Jim Horton made a provocative statement the other day on his “On Line Public Relations Thoughts.” He was discussing how the Internet “forces transparency” on hidebound institutions, then he pointed to one of them.
“There is nothing more hidebound than academia,” he said. “It is no secret that US colleges and universities run badly. Their tuitions skyrocket beyond the inflation rate. There is little effort to rein in costs. So far, parents continue to empty their bank accounts, but how much longer can it go on? It appears to be a PR crisis in the making.”
Maybe Jim has answered the question I pose in the headline. Could it be that university presidents don’t blog because they can’t withstand the “glare” of transparency?
If true, it’s also terribly ironic. Aren’t the nation’s universities supposed to be places of free-flowing ideas? Places where creativity and risk-taking are nurtured? Places where tolerance and open-mindedness are virtues?
Clearly that isn’t the case. If it were, academe would be perfect place for an executive blog. Imagine a venue where administration and faculty could have those “naked conversations” about issues that affect their lives. Imagine a forum where legitimate student concerns could be aired and all those interested would have access–and a voice. I don’t know if students would respond, but you can bet the parents who pay the tuition would. And so far, their voices have been muted.
Run a Google search and you’ll find few college chieftains sharing their ideas in the blogosphere. Here are the first five to pop us with these search words: blogging university presidents.
Cedarville University’s Bill Brown let’s his personality and faith shine through on his blog. He gets tons of polite comments from students and well-wishers, perhaps a reflection of the civil tone he sets at this devoutly Christian school. You won’t find anything resembling disagreement on this blog. Nor will you find any real discussion.
University of Washington President Mark Emmert has a relatively new blog that features postings in June, then it picks up again in October. Most of the content is a travelogue of his trips to China and Korea. Apparently neither student, nor faculty, nor alumni are interested. Not a single comment on any post.
Colgate President Rebecca Chopp gave us a travelogue on the order of Emmert’s, but she was fortunate enough to get three fluffy comments. But let’s face it, a chronicle of her China trip is hardly the place to discuss student government issues or bad cafeteria food. Her blog isn’t taking on the “domestic” issues. Posting stopped when she returned to New York.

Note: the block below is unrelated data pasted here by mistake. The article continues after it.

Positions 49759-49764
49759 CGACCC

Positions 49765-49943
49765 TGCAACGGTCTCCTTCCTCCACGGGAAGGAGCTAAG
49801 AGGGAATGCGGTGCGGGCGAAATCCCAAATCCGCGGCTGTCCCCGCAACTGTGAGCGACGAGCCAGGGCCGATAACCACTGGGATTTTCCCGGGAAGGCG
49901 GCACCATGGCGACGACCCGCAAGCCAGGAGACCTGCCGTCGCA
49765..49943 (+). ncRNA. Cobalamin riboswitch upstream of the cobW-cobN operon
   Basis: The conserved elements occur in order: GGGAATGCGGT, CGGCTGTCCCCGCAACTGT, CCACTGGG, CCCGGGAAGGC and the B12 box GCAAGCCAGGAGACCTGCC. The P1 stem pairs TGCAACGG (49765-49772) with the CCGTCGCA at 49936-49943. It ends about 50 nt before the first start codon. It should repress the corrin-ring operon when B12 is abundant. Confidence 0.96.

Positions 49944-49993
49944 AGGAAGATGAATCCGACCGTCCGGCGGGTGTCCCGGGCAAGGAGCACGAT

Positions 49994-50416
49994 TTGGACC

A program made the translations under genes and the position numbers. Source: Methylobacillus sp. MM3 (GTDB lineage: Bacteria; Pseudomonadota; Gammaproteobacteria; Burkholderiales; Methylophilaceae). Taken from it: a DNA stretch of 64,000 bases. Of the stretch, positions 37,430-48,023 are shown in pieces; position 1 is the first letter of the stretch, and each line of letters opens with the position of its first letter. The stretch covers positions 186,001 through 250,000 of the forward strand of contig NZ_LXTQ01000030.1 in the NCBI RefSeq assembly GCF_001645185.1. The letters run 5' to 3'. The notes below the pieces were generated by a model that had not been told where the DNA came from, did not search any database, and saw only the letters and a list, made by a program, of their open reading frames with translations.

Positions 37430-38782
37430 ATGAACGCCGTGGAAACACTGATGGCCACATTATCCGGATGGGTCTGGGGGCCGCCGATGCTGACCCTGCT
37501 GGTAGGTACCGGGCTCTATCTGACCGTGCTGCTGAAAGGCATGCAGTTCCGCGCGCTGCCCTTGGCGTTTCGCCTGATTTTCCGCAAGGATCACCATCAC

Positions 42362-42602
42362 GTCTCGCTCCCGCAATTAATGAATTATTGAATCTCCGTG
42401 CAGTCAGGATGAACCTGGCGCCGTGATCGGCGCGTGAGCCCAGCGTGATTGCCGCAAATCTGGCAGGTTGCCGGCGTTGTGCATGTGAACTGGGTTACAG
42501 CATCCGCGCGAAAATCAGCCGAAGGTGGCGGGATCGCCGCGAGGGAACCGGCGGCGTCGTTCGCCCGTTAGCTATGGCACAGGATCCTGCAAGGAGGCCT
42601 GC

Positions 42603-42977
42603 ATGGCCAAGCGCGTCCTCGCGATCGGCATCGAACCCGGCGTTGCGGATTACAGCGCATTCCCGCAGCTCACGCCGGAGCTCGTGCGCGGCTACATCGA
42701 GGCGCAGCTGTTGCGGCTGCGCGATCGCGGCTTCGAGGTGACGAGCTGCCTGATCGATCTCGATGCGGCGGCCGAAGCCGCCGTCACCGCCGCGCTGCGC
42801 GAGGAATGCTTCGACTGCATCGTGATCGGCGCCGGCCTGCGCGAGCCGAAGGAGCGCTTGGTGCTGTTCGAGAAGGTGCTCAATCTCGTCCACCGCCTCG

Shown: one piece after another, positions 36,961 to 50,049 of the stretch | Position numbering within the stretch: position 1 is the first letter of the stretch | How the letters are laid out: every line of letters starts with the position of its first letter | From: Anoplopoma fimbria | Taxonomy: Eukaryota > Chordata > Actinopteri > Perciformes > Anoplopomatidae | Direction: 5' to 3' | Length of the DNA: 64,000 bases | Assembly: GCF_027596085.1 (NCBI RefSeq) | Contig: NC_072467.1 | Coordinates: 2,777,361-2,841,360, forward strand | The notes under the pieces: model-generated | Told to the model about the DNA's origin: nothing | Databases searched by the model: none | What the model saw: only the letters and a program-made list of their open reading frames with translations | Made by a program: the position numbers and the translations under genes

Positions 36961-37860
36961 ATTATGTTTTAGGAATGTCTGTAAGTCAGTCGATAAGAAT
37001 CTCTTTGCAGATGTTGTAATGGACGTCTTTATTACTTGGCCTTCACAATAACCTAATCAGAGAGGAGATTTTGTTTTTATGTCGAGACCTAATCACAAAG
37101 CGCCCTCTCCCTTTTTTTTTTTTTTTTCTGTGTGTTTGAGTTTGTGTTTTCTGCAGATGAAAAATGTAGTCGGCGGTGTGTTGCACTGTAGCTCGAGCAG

The next Google entry points to the blog of Jack Calareso, president of Ohio Dominican University. The blog touches on some meaty issues, addressing student concerns about professors who espouse political views in the classroom. Calareso also writes several posts about his frequent conversations with students and his efforts to get out among them. But his blog doesn’t enable comments, so make sure you catch him face to face if you want to converse.
Michael Crowe of Arizona State hasn’t posted since Sept. 6, but he’s not shy about addressing hot topics. Back in March, he opened himself to discussion of the most explosive of all university issues: parking permits. The kids let him have it with both barrels, and to his credit, Crowe posted the comments.
Maybe Crowe’s parking post answers my question. Can university presidents, busy with fundraising and lobbying, actually spend the time to blog with any sincerity? Or must they delegate it to staff already bogged down with administrative minutia?
As one who made a good living ghostwriting in a past life, I’d have no problem using PR writers to craft messages, so long as those messages genuinely reflect the views of top management. But if you open too many avenues for conversations, you have no time left to manage the problems at hand, and no time to make any of those conversations truly meaningful.
So maybe the answer is to open the universities’ blogging door one issue at a time. What if a university president set up a blog to address just one major issue? The PR staff could promote the blog to all key constituencies. It could even report the blog’s results using more traditional means, e.g., mainstream media and face-to-face meetings. If the blog helped solve one problem, the blog and its author would gain credibility. All parties would benefit.
Call me Pollyanna, but I believe there may be a few university presidents with the vision — and the patience — to make this work. But as my wife is fond of saying: “You have blogging on the brain.” And I can’t argue with that.